chastity

[chas-ti-tee]
See more synonyms for chastity on Thesaurus.com

Origin of chastity

1175–1225; Middle English chastite, variant of chastete < Old French < Latin castitāt- (stem of castitās), equivalent to cast(us) chaste + -itāt- -ity
Related formsnon·chas·ti·ty, noun
Dictionary.com Unabridged Based on the Random House Unabridged Dictionary, © Random House, Inc. 2018


Examples from the Web for chastity

Contemporary Examples of chastity

Historical Examples of chastity

  • She knew of situations like that, the cul-de-sac of chastity, worse than any devised by a Javert.

    Within the Law

    Marvin Dana

  • Externally the combat of chastity recommences; always the thorns reappear.

    The Dream

    Emile Zola

  • Numberless women have withered in this unprofitable service to chastity.

    The Truth About Woman

    C. Gasquoine Hartley

  • But, indeed, chastity had at first no connection with morals.

    The Truth About Woman

    C. Gasquoine Hartley

  • Chastity is only regarded as a virtue when the woman has become the property of the husband.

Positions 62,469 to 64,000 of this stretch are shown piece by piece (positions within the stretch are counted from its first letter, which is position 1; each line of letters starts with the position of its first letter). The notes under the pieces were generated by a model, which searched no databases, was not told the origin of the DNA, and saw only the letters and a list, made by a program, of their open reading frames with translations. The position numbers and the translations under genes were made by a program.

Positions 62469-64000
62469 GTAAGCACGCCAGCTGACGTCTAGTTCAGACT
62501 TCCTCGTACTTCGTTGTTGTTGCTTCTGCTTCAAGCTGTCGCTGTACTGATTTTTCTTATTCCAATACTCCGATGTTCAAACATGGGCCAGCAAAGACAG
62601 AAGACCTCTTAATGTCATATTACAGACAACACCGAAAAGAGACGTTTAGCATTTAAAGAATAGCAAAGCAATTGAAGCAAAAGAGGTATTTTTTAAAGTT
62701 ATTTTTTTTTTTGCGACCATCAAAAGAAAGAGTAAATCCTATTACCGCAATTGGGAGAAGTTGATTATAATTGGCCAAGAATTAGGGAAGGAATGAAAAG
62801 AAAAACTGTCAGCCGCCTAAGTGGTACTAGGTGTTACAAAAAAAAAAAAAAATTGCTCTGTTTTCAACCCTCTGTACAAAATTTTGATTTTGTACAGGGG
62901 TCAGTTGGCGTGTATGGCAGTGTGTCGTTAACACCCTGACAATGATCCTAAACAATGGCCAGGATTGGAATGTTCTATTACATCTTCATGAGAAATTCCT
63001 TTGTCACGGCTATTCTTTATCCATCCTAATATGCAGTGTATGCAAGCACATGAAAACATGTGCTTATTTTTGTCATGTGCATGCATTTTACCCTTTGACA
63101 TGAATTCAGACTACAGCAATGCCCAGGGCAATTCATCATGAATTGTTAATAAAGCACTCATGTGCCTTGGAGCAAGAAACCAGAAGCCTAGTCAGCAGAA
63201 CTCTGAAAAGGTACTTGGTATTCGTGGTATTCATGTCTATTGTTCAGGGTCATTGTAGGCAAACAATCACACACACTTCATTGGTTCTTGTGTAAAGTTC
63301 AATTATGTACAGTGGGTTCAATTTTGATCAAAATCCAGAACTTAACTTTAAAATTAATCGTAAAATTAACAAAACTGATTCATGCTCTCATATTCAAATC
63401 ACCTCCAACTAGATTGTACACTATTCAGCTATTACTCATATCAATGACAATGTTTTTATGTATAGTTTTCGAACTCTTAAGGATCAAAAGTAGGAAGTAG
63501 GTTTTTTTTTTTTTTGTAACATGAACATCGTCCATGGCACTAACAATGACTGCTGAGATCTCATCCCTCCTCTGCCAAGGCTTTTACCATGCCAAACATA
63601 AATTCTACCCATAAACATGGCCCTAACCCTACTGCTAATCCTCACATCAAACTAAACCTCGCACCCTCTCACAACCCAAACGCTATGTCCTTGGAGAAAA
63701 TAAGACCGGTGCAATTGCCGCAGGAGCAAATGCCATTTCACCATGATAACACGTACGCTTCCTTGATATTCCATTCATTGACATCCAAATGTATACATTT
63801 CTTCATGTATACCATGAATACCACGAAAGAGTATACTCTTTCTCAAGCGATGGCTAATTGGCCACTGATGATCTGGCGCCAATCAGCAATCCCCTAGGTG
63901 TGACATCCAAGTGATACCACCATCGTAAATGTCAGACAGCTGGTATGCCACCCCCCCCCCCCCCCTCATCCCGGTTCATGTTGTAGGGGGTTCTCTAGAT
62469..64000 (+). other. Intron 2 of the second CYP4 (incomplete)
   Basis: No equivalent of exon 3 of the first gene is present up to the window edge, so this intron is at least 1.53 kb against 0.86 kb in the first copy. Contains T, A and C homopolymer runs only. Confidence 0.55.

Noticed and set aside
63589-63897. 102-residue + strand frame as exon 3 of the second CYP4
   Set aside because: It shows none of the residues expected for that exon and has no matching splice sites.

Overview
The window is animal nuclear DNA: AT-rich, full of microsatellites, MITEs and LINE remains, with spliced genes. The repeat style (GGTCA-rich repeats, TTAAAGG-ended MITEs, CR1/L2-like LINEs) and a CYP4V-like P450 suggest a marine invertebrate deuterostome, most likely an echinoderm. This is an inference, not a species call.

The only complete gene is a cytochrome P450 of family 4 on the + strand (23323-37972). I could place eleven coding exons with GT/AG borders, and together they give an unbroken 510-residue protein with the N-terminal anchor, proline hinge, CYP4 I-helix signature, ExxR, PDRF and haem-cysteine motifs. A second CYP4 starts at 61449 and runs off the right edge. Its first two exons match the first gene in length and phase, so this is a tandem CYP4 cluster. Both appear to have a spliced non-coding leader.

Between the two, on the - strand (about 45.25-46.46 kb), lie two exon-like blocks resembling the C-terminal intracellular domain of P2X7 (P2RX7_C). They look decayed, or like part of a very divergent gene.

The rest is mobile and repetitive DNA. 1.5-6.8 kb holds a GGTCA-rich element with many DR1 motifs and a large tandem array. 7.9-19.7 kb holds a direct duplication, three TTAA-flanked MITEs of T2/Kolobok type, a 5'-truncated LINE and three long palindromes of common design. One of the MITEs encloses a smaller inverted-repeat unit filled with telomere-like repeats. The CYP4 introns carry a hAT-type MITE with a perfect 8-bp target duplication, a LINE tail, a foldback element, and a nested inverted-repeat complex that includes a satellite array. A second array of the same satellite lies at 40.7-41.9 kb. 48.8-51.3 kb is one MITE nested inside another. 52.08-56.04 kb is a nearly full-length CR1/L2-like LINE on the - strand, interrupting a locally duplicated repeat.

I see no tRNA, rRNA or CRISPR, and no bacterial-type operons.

The Truth About Woman

    C. Gasquoine Hartley


British Dictionary definitions for chastity

chastity

noun
  1. the state of being chaste; purity
  2. abstention from sexual intercourse; virginity or celibacya vow of chastity

Word Origin for chastity

C13: from Old French chasteté, from Latin castitās, from castus chaste
Collins English Dictionary - Complete & Unabridged 2012 Digital Edition © William Collins Sons & Co. Ltd. 1979, 1986 © HarperCollins Publishers 1998, 2000, 2003, 2005, 2006, 2007, 2009, 2012

Word Origin and History for chastity
n.

c.1200, chastete, "sexual purity" (as defined by the Church), including but not limited to virginity or celibacy, from Old French chastete "chastity, purity" (12c., Modern French chasteté), from Latin castitatem (nominative castitas) "purity, chastity" from castus (see caste).

Online Etymology Dictionary, © 2010 Douglas Harper